Library and Archives Canada facility wins CCPPP silver award

Rendering Courtesy of Library and Archives Canada

Designed by B+H Architects, Canada’s forthcoming national preservation facility has won silver in this year’s National Awards for Innovation and Excellence in Public-Private Partnerships. Once completed, the Library and Archives Canada facility will be the world’s largest automated storage and retrieval system for archival collections.

The awards are presented by The Canadian Council for Public-Private Partnerships (CCPPP) since 1998. They will be awarded at CCPPP’s 27th annual conference on November 18 at the Sheraton Centre Toronto Hotel.

“Congratulations to Library and Archives Canada’s Gatineau 2 Project team for winning the silver project development award in this year’s National Awards for Innovation and Excellence in Public-Private Partnerships,” said Mark Romoff, president and CEO of CCPPP.

The project is among five award recipients this year. The winning projects, located in the Northwest Territories, Québec, Alberta and Ontario, showcase the diversity of projects using P3s to deliver innovative infrastructure that best serves the economic and social needs of Canadians.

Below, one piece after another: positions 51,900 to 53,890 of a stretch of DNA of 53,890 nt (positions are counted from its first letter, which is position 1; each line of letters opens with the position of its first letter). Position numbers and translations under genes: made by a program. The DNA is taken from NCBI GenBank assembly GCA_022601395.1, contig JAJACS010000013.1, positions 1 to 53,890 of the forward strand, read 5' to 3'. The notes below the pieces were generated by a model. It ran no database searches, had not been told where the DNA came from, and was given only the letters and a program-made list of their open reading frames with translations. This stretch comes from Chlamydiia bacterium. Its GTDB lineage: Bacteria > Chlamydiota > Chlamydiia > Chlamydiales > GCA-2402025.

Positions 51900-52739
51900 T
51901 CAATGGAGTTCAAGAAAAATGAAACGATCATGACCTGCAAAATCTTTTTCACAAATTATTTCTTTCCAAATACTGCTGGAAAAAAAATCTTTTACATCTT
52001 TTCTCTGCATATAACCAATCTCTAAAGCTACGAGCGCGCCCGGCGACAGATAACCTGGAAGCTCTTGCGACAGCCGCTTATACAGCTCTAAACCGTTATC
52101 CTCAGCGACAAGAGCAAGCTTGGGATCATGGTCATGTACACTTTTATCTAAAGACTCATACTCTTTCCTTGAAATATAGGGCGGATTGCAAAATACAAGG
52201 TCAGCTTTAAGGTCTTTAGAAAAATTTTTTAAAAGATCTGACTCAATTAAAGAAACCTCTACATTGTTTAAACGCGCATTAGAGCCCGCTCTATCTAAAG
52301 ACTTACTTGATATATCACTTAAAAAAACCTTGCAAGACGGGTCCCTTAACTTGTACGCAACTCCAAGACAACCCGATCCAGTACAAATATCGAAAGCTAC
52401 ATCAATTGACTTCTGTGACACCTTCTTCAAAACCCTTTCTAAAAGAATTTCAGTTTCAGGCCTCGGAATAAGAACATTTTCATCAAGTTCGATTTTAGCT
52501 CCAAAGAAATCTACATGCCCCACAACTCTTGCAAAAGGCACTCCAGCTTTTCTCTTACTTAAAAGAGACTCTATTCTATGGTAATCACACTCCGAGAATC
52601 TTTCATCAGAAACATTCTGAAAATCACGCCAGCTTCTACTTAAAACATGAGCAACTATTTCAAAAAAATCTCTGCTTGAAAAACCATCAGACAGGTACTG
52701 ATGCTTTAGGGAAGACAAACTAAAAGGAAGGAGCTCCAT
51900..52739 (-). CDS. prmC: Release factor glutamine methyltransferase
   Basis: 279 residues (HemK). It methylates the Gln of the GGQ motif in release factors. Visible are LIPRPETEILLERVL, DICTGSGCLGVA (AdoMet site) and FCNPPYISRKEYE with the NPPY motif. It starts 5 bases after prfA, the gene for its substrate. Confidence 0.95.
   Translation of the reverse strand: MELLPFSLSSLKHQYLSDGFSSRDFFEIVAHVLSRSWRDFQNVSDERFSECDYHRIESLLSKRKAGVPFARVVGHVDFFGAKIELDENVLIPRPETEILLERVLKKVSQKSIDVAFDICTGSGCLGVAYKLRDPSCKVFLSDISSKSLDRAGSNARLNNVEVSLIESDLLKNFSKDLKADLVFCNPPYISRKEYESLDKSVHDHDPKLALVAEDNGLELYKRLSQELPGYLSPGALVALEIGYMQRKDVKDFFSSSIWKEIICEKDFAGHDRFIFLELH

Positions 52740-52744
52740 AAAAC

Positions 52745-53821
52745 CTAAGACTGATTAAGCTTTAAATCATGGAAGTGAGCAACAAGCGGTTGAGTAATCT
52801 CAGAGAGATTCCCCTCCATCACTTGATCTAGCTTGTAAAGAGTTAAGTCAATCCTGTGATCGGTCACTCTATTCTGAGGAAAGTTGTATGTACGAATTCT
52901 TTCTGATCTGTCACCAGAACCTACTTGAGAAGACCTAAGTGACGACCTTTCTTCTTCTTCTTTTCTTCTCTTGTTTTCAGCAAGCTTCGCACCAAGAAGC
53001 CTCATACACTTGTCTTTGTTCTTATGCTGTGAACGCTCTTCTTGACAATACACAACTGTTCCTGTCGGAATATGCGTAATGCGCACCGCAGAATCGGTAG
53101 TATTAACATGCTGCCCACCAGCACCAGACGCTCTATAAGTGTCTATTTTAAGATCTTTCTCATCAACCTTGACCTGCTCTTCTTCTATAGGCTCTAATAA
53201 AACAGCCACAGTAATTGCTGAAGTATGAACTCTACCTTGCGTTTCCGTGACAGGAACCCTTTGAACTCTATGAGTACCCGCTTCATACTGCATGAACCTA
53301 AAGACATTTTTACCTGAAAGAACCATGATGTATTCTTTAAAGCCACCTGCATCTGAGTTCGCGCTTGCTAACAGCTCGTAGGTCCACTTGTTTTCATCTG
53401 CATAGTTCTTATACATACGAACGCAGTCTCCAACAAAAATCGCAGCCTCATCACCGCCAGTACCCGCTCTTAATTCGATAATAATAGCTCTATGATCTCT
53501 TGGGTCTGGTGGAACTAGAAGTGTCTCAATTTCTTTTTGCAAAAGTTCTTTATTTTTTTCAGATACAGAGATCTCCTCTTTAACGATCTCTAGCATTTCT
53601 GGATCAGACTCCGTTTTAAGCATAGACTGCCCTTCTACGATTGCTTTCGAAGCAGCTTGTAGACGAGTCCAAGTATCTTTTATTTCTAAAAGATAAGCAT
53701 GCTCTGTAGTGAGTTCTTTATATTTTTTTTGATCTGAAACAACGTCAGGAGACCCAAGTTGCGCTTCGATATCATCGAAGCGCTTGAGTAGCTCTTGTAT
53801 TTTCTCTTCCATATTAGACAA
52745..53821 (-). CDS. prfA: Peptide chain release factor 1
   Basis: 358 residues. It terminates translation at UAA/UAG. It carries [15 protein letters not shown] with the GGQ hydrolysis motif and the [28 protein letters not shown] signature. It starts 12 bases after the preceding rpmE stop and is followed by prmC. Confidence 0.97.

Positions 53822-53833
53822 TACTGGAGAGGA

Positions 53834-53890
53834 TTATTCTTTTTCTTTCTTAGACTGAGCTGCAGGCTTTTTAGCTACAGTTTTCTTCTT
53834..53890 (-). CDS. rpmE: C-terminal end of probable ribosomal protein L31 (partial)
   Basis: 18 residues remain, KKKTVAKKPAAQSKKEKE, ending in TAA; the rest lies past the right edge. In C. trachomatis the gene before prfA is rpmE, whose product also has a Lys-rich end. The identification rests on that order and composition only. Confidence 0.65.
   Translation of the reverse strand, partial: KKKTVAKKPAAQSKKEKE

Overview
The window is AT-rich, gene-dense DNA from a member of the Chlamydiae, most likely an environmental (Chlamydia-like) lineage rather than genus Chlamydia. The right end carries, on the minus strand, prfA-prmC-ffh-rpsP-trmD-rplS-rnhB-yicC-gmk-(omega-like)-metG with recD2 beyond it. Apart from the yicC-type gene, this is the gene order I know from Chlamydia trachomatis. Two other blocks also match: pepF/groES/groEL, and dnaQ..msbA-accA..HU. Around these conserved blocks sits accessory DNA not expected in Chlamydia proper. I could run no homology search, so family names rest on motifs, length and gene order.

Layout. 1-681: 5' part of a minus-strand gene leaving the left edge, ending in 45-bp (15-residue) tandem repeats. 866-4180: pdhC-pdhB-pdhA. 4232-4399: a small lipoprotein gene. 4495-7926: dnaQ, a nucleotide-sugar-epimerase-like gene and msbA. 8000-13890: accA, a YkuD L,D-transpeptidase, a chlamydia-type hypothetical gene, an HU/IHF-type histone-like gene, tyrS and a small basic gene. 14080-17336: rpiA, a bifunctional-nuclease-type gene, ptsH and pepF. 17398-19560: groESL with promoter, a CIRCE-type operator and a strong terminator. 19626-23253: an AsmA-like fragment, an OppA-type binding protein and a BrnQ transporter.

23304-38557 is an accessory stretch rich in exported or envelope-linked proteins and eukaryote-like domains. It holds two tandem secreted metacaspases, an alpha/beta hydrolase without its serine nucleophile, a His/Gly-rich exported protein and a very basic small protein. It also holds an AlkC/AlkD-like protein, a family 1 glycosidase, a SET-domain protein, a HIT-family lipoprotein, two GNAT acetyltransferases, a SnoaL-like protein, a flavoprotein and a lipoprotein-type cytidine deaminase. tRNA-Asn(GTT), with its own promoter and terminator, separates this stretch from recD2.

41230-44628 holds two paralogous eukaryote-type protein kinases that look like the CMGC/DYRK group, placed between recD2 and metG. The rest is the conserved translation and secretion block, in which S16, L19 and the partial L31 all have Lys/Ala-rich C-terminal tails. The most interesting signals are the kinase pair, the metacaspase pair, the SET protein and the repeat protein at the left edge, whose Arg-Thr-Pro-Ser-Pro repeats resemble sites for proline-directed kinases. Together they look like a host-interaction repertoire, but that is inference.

“We are quickly approaching the 30-year mark for the use of P3s in Canada and have 285 projects in operation or under construction, which is why it’s so exciting to see there are still new ways the public and private sectors and Indigenous communities can work together to find innovative and sustainable approaches to developing, financing and maintaining public infrastructure that achieves the best outcomes for Canadians,” said Romoff.

The partners involved in the Library and Archives Canada’s Gatineau 2 Project are Library and Archives Canada, Plenary Properties Gatineau, and B+H Architects.

This new flagship building will sit next to the IKOY-designed Preservation Centre in Gatineau, which will also undergo improvements under the current project. It will be the first “net-zero carbon” facility dedicated to archival preservation in the Americas and the first federal building constructed to the requirements of Canada’s Greening Government Strategy.

“From the beginning, we aimed at setting the bar high for federal P3 projects. This award is a testament to the outstanding work of the Gatineau 2 Project Team, which includes Public Services and Procurement Canada. Besides being the best approach to ensure that Canada’s treasures are safeguarded for future generations, it has become an excellent example of how infrastructure projects can be planned and delivered,” said Leslie Weir, Librarian and Archivist of Canada.

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